Costs News

12 September 2019
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CLSB eyes power to issue interim suspensions for Costs Lawyers in serious cases

The Costs Lawyer Standards Board (CLSB) is to consult on adopting powers that would allow it to issue the interim suspension of a Costs Lawyer in serious cases, it has emerged.

It has also been praised by the Legal Services Board (LSB) for the progress made on certain aspects of its performance.

Back in January, the LSB published its first assessment of the performance of all the regulatory bodies following the introduction of a new performance framework in December 2017. It measures each regulatory body against five standards and 26 underpinning outcomes.

The CLSB received the worst report by some distance, and the LSB highlighted several areas where action was needed. They included: the CLSB being “not aligned” with the LSB’s education and training guidance; the “very limited” evidence base about the market that the CLSB uses to inform its regulatory approach; the absence of a power to suspend a Costs Lawyer’s authorisation, for the purposes of protecting consumers or others, during a complaints process; the CLSB’s failure to review its enforcement or appeals regime; an incomplete risk register; and a lack of transparency over the decisions the CLSB makes or how the board holds the executive to account.

It set the CLSB various tasks to improve on each of these and the LSB published an update on the progress made last week.

It said that the CLSB has reviewed its disciplinary rules and procedures “to ensure they allow appropriate prioritisation of serious cases”. The update continued: “It has concluded that a consultation is required on proposals to amend its rules. This should lead to implementation of either interim orders powers or procedures to ensure that consumers and others are appropriately protected in the absence of such powers. The CLSB has indicated that it will shortly issue a consultation but has not confirmed an exact timeframe.”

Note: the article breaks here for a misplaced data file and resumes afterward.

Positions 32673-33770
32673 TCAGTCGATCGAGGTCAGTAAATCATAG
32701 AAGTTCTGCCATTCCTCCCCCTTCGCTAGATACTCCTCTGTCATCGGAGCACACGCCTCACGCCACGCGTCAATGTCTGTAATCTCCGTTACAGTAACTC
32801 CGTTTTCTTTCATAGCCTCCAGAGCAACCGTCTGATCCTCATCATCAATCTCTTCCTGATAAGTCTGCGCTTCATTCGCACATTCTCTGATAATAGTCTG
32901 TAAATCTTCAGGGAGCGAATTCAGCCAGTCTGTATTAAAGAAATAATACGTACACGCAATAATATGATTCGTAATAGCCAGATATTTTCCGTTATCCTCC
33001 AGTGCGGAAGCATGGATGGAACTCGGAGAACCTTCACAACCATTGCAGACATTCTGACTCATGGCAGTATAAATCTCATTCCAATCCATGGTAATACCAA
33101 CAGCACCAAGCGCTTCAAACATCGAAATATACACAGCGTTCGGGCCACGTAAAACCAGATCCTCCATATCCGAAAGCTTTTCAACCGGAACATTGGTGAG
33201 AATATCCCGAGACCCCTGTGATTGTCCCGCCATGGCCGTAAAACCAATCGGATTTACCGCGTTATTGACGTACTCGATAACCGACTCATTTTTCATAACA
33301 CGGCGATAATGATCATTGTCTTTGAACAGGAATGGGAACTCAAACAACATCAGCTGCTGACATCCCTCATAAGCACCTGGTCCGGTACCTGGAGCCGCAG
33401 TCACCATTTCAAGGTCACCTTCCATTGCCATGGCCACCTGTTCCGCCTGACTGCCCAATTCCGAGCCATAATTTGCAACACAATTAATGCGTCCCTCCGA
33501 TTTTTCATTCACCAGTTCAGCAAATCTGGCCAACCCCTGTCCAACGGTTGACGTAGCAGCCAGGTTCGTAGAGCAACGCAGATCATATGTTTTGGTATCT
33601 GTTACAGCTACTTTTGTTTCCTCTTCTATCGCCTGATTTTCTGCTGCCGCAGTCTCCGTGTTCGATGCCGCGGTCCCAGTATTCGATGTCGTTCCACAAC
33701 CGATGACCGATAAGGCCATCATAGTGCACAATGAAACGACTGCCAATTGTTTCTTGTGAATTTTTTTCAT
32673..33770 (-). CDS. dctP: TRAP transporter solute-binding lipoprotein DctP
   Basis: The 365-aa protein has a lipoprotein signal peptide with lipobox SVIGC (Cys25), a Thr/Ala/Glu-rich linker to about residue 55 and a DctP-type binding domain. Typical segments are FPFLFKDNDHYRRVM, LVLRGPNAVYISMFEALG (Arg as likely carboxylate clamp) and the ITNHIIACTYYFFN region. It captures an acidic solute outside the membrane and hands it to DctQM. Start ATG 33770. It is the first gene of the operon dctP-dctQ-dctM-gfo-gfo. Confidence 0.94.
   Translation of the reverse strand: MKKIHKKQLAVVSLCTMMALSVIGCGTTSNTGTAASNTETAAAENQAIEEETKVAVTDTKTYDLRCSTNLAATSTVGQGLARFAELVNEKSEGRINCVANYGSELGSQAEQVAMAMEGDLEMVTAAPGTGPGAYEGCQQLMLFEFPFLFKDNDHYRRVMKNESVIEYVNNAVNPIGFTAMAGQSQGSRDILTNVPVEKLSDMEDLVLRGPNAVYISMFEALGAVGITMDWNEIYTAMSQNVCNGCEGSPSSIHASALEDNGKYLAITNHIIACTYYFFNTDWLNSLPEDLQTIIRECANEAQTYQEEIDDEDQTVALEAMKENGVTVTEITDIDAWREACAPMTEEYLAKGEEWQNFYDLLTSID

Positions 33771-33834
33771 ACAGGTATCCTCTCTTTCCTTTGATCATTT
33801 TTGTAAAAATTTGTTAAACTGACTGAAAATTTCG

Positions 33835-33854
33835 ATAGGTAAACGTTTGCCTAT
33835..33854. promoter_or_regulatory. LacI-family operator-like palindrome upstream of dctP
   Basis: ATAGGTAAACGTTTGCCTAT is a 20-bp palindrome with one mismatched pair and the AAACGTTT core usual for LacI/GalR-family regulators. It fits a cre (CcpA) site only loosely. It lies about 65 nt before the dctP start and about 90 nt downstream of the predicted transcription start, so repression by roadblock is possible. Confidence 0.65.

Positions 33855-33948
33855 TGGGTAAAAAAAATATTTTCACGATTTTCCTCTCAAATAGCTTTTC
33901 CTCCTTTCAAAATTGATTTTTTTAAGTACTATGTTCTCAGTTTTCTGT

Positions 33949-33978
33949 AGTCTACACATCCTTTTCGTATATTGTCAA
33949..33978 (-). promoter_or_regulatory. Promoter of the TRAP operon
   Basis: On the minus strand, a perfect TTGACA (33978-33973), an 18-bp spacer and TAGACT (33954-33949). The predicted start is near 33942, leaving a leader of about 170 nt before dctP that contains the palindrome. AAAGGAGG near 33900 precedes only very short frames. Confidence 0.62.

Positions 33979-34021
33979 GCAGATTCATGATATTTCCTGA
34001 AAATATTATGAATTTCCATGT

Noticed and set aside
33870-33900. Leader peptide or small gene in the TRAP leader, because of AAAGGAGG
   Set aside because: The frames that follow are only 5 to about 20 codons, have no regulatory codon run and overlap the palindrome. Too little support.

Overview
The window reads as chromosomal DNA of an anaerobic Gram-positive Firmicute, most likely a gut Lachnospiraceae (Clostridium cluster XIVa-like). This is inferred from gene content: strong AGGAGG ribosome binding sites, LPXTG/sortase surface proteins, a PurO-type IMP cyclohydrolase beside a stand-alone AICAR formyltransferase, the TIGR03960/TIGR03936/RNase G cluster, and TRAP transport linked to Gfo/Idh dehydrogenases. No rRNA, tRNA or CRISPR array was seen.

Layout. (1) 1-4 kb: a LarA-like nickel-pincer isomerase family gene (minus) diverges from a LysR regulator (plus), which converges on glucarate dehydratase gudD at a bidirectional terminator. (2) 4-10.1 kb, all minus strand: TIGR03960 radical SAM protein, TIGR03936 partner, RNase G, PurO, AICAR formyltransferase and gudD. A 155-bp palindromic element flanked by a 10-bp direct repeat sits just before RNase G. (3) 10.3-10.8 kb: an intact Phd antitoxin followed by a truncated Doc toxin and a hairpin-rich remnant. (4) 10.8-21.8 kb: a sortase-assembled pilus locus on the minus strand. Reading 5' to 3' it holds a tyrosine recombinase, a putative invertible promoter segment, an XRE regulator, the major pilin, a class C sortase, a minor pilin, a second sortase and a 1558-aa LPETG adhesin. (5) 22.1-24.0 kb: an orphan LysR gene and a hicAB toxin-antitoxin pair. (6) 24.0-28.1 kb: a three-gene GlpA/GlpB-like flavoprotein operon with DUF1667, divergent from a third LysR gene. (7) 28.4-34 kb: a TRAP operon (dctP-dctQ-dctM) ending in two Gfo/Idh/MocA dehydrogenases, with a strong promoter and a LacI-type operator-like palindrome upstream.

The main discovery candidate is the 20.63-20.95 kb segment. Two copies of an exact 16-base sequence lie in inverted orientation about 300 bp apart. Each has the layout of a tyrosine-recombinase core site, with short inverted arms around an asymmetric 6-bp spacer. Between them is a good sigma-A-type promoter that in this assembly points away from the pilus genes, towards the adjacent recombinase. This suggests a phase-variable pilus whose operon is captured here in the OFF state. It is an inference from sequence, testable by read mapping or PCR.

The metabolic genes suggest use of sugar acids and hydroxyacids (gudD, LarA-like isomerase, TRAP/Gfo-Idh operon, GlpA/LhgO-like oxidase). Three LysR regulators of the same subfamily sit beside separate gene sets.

The LSB was pleased with what has been done to address the CLSB’s structural issues. It said: “The CLSB has made considerable progress and has developed and published a three-year strategy document which will inform its 2020 business plan.

“Further, the CLSB has refreshed its approach to documenting risk and has published an updated risk register following its July board meeting. The change in risk register is welcome and reflects the action set in January 2019. The CLSB has also provided an updated disaster recovery and business continuity plan.”

The LSB also noted the “significant progress” made by the CLSB in improving the transparency of its decision making, and that the regulator has developed a new KPIs policy.

There has been some progress towards aligning the CLSB’s approach to continuing professional development with the LSB’s guidance on what it expects from regulators, but this will not be completed until next spring.

The CLSB has yet to make progress on the requirement to build a robust evidence base to inform its regulatory arrangements and approach, but the LSB said there were plans in place to develop this, which will include a report on consumers of Costs Lawyers’ services.

Kate Wellington (pictured), chief executive of the CLSB, said: “Since I took the helm in June, the CLSB has delivered the first phase of a comprehensive action plan designed to bring our regulatory processes up to standard. The LSB’s recent assessment reflects the significant inroads that have been made.

“We will continue to work closely with the LSB as we implement further improvements for the benefit of Costs Lawyers, their clients and the wider public.”



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